DOI

10.17077/etd.xh1onr0w

Document Type

Dissertation

Date of Degree

Fall 2015

Access Restrictions

Access restricted until 01/31/2020

Degree Name

PhD (Doctor of Philosophy)

Degree In

Epidemiology

First Advisor

Chrischilles, Elizabeth A.

First Committee Member

Carnahan, Ryan M.

Second Committee Member

Jones, Michael P.

Third Committee Member

Winiecki, Scott K.

Fourth Committee Member

Fireman, Bruce H.

Fifth Committee Member

Torner, James C.

Abstract

The research presented in this dissertation harnesses two secondary data sources, administrative databases of patient-level healthcare data and adverse event (AE) data reported in randomized clinical trials (RCTs), to assess the relationship between intravenous immune globulin (IVIg) and the risk of clinically serious thromboembolic adverse events (TEEs). Since 2013, IVIg products have carried a boxed warning concerning TEE risk, a determination supported by numerous case reports, a large claims-based risk assessment, and laboratory evaluations of the thrombogenecity of IVIg products. Questions remain concerning the magnitude of the risk overall and across subgroups of IVIg users.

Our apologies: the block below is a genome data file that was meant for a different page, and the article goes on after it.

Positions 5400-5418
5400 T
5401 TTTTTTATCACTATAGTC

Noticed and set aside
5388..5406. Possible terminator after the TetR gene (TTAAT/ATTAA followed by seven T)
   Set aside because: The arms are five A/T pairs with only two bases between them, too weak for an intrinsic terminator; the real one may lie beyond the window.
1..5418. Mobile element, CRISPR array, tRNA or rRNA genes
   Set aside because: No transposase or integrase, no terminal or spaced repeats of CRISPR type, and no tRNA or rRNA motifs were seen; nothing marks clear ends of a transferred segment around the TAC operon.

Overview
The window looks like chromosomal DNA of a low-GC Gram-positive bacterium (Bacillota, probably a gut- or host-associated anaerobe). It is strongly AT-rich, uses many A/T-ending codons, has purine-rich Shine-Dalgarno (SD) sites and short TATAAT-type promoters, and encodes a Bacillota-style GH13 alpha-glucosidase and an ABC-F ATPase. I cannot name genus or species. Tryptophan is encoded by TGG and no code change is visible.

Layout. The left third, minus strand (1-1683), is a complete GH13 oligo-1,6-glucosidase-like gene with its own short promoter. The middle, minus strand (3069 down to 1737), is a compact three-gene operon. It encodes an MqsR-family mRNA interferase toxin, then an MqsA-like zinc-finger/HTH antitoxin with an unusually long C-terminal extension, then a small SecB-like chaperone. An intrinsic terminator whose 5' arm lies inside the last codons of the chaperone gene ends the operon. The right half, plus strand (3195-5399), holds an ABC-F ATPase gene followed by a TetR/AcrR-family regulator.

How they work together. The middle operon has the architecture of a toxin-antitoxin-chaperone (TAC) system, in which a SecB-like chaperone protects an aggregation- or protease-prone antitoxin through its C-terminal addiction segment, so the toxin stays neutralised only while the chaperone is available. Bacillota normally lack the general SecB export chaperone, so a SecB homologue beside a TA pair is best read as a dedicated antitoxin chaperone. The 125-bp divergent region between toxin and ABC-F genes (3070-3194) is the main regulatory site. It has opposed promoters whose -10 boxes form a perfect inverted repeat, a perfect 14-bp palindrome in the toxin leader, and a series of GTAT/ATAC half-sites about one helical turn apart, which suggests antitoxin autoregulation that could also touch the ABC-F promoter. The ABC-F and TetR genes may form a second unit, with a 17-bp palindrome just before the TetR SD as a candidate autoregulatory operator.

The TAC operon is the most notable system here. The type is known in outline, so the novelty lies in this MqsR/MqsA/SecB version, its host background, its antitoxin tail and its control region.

Taken together, our results are compatible with the conclusion that the absolute risk of TEE following IVIg use is likely to be low overall. While these results are reassuring, a clinically meaningful elevation in risk cannot be ruled out in certain patient sub-groups, such as older adults and others with a high baseline risk of TEE. A limitation of our research is that differences in TEE risk across products could not be evaluated with sufficient statistical power.

Keywords

Adverse events, Drug safety, Epidemiology, Intravenous immune globulin, Pharmacoepidemiology, Thrombosis

Pages

xiii, 152 pages

Bibliography

Includes bibliographical references (pages 142-152).

Copyright

Copyright © 2015 Eric Michael Ammann

Available for download on Friday, January 31, 2020

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